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Am J Respir Crit Care Med. 1998 Oct;158(4):1020-5.

Effect of lung volume reduction surgery on gas exchange and pulmonary hemodynamics at rest and during exercise.

Author information

1
Service des Explorations Fonctionnelles Respiratoires et de l'Exercice et J. E. CNRS 2105, et Service de Chirurgie Thoracique, Hôpitaux Universitaires de Strasbourg, Strasbourg Cédex, France.

Abstract

Lung volume reduction surgery (LVRS) has become an extended surgery for emphysema in order to improve the dyspnea of severely affected patients. Because resection of lung areas may reduce the vascular bed, which is an important factor of pulmonary hypertension in emphysematous patients, especially during exercise, the aim of our study was to assess the outcome of pulmonary hemodynamics and gas exchange at rest and during exercise after LVRS. Nine patients had right heart catheterization before and 3 to 12 mo (mean, 4.5 mo) after LVRS. FEV1 increased from 705 to 1,005 ml (p < 0.05) after LVRS. PaO2, PaCO2 and mean pulmonary artery pressure (Ppa) did not change after LVRS, either at rest or during exercise. However, a significant overall decrease of the respiratory swings of the pulmonary artery diastolic pressure (DeltaPd) at rest (median value, from 12 to 8 mm Hg, p < 0.01) and during exercise (from 20 to 15 mm Hg, p < 0.05) was observed. There was a significant correlation between the change in resting Ppa (Ppa before minus Ppa after LVRS) and the change in resting DeltaPd (r = 0.73, p < 0.03), and also between the change in exercising Ppa and the change in resting DeltaPd (r = 0.80, p < 0.02). Significant correlations were also found between the change in exercising Ppa and the change in exercising PaO2 (r = -0.70, p < 0.05), and between the change in exercising Ppa and the change in exercising PaCO2 (r = 0.76, p < 0. 03). We conclude that pulmonary hemodynamics in most cases are not impaired by LVRS either at rest or during exercise. The possible mechanisms influencing hemodynamics after a lung volume reduction procedure are discussed.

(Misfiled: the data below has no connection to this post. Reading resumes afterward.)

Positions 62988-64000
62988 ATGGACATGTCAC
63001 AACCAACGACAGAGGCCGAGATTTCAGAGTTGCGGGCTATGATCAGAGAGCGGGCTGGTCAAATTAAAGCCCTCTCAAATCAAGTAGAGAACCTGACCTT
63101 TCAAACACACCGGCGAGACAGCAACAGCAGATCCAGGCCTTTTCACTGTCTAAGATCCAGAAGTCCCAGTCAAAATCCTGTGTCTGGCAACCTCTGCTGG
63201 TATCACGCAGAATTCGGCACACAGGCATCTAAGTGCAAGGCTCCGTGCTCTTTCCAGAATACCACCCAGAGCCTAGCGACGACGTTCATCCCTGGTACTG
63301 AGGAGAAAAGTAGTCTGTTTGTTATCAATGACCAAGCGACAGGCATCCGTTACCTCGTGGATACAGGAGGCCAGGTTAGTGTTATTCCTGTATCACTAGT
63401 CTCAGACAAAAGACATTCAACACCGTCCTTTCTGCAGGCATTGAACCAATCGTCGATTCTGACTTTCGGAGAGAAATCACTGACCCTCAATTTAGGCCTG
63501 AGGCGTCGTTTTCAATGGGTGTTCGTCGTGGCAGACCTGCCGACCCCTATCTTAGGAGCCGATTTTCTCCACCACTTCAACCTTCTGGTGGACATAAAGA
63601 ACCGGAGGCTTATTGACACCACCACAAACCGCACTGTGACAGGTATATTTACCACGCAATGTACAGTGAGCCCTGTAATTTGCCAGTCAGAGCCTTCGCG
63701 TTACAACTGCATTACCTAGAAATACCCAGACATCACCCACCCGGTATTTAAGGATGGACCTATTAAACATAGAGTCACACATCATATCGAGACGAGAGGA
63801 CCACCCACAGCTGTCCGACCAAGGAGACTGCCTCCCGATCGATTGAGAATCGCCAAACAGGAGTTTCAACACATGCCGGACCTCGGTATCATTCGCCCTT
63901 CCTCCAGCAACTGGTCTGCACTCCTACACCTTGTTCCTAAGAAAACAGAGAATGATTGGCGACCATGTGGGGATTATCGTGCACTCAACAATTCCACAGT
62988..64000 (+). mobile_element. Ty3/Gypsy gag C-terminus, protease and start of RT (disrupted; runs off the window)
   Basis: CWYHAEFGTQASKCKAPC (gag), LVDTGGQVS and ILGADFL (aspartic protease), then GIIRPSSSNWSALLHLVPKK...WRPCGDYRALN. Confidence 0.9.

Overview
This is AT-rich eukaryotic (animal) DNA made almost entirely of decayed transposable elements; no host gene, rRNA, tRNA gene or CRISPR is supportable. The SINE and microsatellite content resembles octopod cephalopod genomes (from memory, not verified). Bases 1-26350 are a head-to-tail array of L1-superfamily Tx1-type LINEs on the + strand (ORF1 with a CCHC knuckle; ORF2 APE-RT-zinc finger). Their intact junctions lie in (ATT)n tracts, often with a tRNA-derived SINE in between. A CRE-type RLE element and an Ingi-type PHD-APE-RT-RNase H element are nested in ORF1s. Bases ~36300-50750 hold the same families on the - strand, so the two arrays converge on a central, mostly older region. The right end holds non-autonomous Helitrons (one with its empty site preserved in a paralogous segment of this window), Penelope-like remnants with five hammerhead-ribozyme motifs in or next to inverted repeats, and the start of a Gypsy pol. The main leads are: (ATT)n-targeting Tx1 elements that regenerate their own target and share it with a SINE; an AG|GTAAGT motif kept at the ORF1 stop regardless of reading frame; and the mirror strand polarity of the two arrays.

PMID:
9769254
DOI:
10.1164/ajrccm.158.4.9710057
[Indexed for MEDLINE]

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